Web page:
As you might expect, research was funded (eventually) to find out what went wrong, and also to find a better way to tackle the problem. The conclusion was that the compulsory skid training failed because the emphasis was on coping with skidding situations instead of emphasising how to avoid them. Graduates of the training falsely believed that they would be able to master dangerous situations and so they saw no need to avoid such situations or to drive very slowly if they encountered them.
It’s skid training, Jim, but not as we know it
As a result of these findings, a new form of skid training has been adopted throughout Scandinavia. Now the emphasis is firmly placed on recognising the limitations of car and driver in tricky conditions. Participants see how difficult it is to stop and/or steer on a slippery road, and how easily they can lose control of the car. Significantly, they are not taught how to “get out of a skid.”
It’s no exaggeration to say that, at its heart, the training teaches participants to fear driving in winter conditions. Best safety lies in fear.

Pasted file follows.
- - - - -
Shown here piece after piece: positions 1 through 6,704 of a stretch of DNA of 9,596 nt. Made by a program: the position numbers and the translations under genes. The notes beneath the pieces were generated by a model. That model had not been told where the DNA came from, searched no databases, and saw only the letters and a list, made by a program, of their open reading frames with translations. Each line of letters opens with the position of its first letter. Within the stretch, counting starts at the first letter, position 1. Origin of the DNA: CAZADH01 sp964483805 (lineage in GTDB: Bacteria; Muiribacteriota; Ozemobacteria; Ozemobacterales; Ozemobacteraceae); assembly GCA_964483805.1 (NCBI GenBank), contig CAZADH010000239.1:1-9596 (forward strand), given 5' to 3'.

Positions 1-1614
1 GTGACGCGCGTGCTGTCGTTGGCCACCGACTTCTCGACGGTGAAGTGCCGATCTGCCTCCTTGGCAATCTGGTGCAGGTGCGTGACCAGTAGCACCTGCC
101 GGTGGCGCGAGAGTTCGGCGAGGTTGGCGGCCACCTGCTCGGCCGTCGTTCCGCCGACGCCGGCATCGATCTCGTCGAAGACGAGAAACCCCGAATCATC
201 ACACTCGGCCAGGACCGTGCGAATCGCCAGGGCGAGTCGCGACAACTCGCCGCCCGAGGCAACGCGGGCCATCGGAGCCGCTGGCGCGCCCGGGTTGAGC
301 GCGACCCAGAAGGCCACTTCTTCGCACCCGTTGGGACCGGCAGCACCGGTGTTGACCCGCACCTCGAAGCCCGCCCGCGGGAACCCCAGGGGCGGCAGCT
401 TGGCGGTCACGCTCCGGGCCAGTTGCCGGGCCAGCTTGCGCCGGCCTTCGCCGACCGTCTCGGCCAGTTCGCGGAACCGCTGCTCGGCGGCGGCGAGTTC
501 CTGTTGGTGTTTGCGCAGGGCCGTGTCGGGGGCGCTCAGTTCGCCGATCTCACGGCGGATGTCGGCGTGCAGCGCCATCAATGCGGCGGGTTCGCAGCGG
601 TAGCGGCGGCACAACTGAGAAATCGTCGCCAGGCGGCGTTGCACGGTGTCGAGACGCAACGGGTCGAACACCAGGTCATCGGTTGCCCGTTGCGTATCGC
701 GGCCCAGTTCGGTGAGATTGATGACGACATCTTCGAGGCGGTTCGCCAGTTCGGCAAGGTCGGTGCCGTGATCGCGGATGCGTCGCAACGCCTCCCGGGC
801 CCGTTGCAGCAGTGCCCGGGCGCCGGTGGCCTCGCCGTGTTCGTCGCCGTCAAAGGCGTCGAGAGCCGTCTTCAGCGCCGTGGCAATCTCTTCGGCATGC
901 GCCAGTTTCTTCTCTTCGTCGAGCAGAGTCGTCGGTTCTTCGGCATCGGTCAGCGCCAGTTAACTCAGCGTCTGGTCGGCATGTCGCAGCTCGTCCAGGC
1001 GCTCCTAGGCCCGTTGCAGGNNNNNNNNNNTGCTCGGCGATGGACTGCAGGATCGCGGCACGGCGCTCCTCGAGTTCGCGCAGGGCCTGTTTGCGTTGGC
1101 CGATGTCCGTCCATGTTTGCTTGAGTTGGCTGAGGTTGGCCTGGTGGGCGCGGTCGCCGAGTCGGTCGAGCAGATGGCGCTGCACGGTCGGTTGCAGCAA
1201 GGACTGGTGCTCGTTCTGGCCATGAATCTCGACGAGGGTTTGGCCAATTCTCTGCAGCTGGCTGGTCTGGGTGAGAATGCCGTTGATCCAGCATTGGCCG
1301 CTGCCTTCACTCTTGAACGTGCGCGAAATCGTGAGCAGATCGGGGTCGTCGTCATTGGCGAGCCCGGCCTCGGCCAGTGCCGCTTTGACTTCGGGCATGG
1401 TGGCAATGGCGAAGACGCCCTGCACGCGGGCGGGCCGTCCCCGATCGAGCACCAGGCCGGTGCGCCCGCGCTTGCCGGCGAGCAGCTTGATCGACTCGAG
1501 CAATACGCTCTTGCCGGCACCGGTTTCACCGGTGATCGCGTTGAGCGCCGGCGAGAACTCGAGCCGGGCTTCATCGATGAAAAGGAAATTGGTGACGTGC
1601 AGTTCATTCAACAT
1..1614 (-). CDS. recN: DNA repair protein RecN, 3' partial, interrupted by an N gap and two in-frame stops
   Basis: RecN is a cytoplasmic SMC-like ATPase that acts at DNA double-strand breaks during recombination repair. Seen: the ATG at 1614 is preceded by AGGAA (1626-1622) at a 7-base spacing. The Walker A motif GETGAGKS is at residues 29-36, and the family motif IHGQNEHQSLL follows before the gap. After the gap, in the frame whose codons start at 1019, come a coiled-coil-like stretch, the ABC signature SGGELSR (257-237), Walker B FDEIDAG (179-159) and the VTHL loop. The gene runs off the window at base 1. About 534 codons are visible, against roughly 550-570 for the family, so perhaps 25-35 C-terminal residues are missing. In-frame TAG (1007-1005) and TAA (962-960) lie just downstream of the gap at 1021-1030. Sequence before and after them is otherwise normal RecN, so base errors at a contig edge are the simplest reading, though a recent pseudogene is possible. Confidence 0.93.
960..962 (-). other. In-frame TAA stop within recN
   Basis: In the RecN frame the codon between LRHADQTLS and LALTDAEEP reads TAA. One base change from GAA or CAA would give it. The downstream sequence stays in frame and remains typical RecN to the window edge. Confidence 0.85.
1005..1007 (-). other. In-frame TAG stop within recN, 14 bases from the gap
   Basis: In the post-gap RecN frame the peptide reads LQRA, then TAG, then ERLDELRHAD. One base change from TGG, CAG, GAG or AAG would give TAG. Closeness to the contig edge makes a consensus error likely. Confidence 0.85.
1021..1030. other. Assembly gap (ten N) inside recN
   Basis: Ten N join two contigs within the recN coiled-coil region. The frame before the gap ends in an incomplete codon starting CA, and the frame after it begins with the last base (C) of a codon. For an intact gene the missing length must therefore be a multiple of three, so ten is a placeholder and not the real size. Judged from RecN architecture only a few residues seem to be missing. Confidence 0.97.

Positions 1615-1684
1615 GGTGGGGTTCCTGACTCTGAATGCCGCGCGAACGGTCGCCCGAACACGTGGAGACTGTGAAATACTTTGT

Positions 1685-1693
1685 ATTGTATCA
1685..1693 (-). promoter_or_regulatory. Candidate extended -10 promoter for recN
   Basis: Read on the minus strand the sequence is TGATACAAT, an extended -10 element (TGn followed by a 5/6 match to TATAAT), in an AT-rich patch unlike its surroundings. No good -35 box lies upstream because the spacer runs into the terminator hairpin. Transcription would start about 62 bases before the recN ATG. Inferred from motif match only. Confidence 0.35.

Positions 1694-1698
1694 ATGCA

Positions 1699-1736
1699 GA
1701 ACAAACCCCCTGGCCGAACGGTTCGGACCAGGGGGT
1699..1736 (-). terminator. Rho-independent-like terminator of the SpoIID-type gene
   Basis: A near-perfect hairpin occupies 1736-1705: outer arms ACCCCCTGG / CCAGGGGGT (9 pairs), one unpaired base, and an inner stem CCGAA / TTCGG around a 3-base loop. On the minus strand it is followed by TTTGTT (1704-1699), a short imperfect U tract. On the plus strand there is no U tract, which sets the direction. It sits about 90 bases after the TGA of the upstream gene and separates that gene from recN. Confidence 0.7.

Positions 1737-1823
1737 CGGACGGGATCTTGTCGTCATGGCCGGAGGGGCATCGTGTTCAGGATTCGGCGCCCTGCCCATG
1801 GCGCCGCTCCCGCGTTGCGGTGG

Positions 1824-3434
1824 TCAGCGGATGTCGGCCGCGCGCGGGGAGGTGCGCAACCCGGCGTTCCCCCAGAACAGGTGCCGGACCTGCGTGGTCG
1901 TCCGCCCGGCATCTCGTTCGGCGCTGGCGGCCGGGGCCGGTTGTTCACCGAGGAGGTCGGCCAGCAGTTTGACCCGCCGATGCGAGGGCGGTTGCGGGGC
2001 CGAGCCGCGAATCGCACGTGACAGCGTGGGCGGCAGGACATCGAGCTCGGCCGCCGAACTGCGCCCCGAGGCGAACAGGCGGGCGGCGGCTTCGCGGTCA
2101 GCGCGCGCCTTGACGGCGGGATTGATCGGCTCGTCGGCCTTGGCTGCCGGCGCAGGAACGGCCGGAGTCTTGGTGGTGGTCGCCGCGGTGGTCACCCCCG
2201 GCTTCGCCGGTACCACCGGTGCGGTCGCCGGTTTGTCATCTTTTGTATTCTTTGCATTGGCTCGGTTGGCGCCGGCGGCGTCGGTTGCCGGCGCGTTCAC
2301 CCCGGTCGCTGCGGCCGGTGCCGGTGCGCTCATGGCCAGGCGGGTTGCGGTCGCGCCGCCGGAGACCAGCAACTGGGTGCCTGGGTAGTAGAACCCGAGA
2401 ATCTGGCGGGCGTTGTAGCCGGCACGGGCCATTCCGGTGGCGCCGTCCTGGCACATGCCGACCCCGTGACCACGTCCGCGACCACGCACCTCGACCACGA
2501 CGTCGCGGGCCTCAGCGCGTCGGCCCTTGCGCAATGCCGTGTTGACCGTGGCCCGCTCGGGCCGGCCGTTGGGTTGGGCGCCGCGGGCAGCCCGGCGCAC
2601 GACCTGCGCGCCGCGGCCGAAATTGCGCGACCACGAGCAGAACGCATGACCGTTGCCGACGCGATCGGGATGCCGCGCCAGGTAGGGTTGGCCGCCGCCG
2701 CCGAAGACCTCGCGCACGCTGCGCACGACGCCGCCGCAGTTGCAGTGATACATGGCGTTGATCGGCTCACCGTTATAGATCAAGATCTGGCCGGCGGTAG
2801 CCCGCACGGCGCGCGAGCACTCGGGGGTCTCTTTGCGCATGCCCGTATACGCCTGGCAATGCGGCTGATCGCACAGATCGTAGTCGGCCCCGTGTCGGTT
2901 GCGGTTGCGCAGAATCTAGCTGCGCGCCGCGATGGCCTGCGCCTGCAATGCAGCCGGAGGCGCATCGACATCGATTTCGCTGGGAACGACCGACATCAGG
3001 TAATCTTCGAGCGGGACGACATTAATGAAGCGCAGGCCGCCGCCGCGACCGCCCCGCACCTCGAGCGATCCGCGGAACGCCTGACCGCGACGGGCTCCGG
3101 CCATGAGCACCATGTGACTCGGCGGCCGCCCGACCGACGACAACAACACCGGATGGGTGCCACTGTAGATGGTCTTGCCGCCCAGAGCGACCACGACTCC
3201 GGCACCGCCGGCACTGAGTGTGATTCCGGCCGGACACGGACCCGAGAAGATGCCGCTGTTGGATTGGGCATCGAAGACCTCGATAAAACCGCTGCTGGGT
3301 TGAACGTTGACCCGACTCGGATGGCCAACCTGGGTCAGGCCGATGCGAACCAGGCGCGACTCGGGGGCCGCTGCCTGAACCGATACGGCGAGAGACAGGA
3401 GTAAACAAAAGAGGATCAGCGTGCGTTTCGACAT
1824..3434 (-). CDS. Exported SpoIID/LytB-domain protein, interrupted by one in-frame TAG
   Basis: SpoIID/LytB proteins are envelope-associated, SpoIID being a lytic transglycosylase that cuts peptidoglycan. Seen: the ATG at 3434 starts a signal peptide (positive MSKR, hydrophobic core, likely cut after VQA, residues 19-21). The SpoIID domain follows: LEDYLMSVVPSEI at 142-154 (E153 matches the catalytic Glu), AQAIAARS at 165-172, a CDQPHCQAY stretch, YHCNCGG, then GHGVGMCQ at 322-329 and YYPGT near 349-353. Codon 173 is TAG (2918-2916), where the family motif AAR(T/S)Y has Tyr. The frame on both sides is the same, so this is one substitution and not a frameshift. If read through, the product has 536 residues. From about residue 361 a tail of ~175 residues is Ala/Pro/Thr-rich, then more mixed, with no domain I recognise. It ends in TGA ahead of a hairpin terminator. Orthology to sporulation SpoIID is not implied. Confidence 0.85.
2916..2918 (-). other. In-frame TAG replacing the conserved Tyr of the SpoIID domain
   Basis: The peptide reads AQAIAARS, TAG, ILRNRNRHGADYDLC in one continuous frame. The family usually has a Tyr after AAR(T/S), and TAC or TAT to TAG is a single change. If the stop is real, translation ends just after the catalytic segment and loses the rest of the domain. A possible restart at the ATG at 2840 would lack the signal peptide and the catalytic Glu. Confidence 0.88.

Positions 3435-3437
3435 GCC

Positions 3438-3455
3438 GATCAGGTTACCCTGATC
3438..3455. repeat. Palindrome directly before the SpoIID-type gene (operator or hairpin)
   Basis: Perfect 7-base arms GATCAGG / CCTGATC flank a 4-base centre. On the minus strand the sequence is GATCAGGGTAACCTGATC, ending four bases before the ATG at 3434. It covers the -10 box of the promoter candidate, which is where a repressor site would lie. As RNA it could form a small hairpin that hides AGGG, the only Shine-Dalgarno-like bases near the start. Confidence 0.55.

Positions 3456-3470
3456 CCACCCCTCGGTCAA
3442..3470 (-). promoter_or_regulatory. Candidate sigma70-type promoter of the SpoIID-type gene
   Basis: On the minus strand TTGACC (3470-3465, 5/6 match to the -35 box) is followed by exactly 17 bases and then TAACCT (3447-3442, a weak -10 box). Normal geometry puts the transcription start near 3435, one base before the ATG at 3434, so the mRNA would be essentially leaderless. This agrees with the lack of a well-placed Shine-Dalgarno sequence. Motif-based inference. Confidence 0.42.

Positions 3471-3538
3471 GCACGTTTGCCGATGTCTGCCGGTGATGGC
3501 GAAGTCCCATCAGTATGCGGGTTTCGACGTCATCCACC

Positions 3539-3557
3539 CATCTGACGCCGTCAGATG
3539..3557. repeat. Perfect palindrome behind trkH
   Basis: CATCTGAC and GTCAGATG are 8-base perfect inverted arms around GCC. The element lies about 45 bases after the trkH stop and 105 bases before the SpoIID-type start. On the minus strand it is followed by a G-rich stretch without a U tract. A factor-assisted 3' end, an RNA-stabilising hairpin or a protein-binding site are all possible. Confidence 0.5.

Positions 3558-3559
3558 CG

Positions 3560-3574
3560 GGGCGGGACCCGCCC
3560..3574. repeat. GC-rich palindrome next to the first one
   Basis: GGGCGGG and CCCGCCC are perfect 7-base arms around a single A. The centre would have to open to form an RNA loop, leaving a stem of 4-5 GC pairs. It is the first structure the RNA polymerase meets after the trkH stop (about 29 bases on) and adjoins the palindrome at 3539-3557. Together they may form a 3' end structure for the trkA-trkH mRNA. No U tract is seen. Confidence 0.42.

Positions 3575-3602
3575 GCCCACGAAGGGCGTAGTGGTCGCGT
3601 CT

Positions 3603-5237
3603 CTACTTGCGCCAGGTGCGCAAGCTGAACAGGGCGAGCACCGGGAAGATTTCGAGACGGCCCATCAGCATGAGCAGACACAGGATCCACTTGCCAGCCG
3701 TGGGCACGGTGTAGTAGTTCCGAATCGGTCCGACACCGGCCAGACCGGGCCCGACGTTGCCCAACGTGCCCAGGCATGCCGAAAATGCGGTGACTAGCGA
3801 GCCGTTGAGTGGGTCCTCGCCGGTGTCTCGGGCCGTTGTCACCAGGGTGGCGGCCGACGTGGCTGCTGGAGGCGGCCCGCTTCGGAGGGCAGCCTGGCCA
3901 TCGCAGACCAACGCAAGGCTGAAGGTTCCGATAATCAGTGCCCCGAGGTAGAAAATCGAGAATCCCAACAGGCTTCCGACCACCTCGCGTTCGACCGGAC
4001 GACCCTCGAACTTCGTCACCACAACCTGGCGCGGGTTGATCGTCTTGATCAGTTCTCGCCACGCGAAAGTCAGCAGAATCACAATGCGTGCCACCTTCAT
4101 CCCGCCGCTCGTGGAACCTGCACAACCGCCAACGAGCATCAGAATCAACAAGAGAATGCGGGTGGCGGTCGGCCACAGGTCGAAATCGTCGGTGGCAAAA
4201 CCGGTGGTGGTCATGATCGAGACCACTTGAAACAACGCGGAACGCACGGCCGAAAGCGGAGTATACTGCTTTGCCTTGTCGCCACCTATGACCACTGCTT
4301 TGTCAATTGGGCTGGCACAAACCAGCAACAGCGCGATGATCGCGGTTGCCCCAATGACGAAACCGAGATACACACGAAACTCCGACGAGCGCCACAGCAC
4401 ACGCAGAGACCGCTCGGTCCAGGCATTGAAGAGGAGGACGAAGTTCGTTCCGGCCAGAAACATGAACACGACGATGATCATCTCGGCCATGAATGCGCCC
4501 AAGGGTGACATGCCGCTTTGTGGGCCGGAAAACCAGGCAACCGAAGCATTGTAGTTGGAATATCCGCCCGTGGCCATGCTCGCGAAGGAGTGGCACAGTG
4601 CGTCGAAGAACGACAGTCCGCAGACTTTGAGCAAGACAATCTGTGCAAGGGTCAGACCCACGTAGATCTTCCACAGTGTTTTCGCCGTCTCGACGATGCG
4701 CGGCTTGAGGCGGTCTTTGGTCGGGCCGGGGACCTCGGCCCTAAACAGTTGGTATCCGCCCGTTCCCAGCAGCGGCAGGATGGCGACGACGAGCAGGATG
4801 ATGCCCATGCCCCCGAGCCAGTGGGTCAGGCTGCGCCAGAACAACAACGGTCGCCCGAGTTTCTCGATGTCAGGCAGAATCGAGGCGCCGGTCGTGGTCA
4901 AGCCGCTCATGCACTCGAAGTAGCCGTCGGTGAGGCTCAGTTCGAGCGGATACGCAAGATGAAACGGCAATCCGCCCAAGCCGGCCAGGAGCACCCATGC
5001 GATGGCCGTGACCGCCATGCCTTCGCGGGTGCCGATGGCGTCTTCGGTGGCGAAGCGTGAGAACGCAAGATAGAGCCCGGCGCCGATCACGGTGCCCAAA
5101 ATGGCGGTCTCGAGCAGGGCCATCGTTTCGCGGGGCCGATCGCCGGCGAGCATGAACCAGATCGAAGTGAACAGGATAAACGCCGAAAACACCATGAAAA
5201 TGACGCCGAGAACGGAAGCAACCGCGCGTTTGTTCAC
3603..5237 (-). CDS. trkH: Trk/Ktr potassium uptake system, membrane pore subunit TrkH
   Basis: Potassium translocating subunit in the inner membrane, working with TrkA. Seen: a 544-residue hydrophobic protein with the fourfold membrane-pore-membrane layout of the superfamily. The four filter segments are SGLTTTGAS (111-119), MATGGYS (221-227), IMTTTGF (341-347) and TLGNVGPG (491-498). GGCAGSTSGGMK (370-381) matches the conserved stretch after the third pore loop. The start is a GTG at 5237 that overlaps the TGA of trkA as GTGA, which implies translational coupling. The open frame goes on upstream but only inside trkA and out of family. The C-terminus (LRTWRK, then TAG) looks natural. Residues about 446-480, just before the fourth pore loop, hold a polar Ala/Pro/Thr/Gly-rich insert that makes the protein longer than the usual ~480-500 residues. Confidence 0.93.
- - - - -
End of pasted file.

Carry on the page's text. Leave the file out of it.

Yet, outside Scandinavia, we still find “skid control” training—of the old style—being advocated in the name of road safety, despite so much evidence to the contrary. You only have to Google “skid control” to see what I mean.
Please note that I’m not criticising skills training as such. I’m criticising superficial coverage of, and little or no opportunity to practise, extreme control skills which would take most drivers hundreds of hours to “hard wire” to the extent that they would be applied instinctively and competently in critical situations.
Risk awareness trumps illusory control
In closing, some advice: when evaluating safety training, consider whether the emphasis is placed on risk awareness and risk avoidance or on control in risky situations. If the latter, avoid.
As Laertes warns his sister Ophelia about Hamlet:
“Be wary, then; best safety lies in fear.”